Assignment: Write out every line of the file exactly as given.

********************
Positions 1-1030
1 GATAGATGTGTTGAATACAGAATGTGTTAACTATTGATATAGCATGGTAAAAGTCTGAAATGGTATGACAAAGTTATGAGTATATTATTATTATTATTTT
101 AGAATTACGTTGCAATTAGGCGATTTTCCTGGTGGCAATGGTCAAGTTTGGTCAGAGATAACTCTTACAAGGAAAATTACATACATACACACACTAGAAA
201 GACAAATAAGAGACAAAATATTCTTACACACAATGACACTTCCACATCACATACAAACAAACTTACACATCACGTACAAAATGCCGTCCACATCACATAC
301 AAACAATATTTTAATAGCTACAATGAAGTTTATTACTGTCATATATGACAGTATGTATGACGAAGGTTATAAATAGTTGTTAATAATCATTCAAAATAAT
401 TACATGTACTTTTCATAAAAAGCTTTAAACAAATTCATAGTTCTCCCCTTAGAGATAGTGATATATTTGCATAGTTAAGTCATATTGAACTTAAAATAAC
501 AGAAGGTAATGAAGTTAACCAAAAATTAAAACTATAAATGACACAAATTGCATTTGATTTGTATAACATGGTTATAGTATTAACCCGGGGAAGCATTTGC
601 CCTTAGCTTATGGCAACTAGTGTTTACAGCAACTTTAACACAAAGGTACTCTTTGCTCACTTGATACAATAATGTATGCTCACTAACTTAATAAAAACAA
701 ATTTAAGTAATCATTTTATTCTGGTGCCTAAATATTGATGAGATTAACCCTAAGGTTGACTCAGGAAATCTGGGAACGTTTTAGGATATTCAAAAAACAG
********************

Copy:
Positions 1-1030
1 GATAGATGTGTTGAATACAGAATGTGTTAACTATTGATATAGCATGGTAAAAGTCTGAAATGGTATGACAAAGTTATGAGTATATTATTATTATTATTTT
101 AGAATTACGTTGCAATTAGGCGATTTTCCTGGTGGCAATGGTCAAGTTTGGTCAGAGATAACTCTTACAAGGAAAATTACATACATACACACACTAGAAA
201 GACAAATAAGAGACAAAATATTCTTACACACAATGACACTTCCACATCACATACAAACAAACTTACACATCACGTACAAAATGCCGTCCACATCACATAC
301 AAACAATATTTTAATAGCTACAATGAAGTTTATTACTGTCATATATGACAGTATGTATGACGAAGGTTATAAATAGTTGTTAATAATCATTCAAAATAAT
401 TACATGTACTTTTCATAAAAAGCTTTAAACAAATTCATAGTTCTCCCCTTAGAGATAGTGATATATTTGCATAGTTAAGTCATATTGAACTTAAAATAAC
501 AGAAGGTAATGAAGTTAACCAAAAATTAAAACTATAAATGACACAAATTGCATTTGATTTGTATAACATGGTTATAGTATTAACCCGGGGAAGCATTTGC
601 CCTTAGCTTATGGCAACTAGTGTTTACAGCAACTTTAACACAAAGGTACTCTTTGCTCACTTGATACAATAATGTATGCTCACTAACTTAATAAAAACAA
701 ATTTAAGTAATCATTTTATTCTGGTGCCTAAATATTGATGAGATTAACCCTAAGGTTGACTCAGGAAATCTGGGAACGTTTTAGGATATTCAAAAAACAG